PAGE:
"The housing market could turn very aggressively, things could turn sour very aggressively."
The Reserve Bank has been frustrated in its attempts to cool the housing market, with home owners signing up for fixed-rate terms of an average of 20 months.
It has also seen consumer spending rebound sharply, driven partly by the Government's Working for Families package.
Interest rates were a weapon at the last election, with Labour raising fears that tax cuts by National would push rates higher.
But with the rates now the highest in the industrialised world, National is pointing the finger at Labour for loose government spending that it says will drive interest rates up higher for longer.
National leader John Key said yesterday's interest hike was not needed.
Mr Key said Dr Bollard had not given previously rises enough time to impact on the housing market or spending.
"My view is that he didn't need to raise interest rates yesterday," he told Radio New Zealand. "He could have given it some time to flow through because. . .certain parts of the business community and the housing and private sector consumption areas are increasingly becoming much weaker."
Mr Key said the increase in the payout to farmers was a factor but mortgagees would be feeling the pain.
"Yes, dairy is likely to put some significant stimulus into the domestic market but you shouldn't also discount the fact that there are an awful lot of people now who are renegotiating their mortgage," he said.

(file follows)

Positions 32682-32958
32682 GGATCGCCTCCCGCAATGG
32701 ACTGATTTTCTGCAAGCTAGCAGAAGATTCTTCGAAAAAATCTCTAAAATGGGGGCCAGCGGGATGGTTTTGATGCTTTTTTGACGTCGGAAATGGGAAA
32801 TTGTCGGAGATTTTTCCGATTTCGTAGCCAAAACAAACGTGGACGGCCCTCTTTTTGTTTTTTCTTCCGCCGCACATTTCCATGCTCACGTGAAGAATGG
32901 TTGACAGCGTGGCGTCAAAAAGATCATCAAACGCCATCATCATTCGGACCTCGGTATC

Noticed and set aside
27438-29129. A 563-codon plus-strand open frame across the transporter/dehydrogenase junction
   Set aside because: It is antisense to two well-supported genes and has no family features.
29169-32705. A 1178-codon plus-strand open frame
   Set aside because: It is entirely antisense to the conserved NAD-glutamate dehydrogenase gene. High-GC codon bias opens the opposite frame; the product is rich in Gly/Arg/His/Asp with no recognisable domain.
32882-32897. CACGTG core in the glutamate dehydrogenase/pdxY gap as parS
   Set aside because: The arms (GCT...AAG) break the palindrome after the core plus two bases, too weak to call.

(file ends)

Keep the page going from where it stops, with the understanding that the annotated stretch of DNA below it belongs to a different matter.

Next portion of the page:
"They are paying a considerable increase in their outgoings. The average mortgage in New Zealand is $135,000. On the renegotiaton, roughly, you will be spending about $35 to $40 a week more just to service your mortgage and in some parts of New Zealand like Auckland that could be two or three times that number – that's a huge amount for the average New Zealand worker."
Mr Key said Dr Bollard was trying to regain credibility after previously threatening hikes but taking a long time to act.
"He's now decided that he's going to win this contest and it's in a sense a game of chicken with the New Zealand housing market and one that he intends to win.
"My view is that he will continue to raise interest rates until the housing market stops in its tracks."
After Dr Bollard's announcement the New Zealand dollar rose to a fresh record of US75.6c and Mr Key expected it to go as high as US80c. Factors included high interests rates attracting Asian investors and the United states economy slowing down.
"We can track up as high as 80 cents and frankly we could do it reasonably rapidly within the next few months is possible."
National blame Government spending for fuelling inflation and Mr Key said as that was something Dr Bollard could not control the private sector was feeling the brunt.
"He's decided that because he can't control the Government and because the Government won't reign in its expenditure. . . he's now going to go into direct collision course with the private sector."
Yesterday Finance Minister Michael Cullen questioned what National would do differently after National finance spokesman Bill English made the same argument.
"Mr English's sweeping attacks on government spending are misleading voters. When is he going to explain to voters what National would cut?" Dr Cullen said.
"Cheaper doctor visits? New roads and rail. New schools and hospitals?" - With NZPA
Saturday, June 09, 2007
Do a Yen carry trade.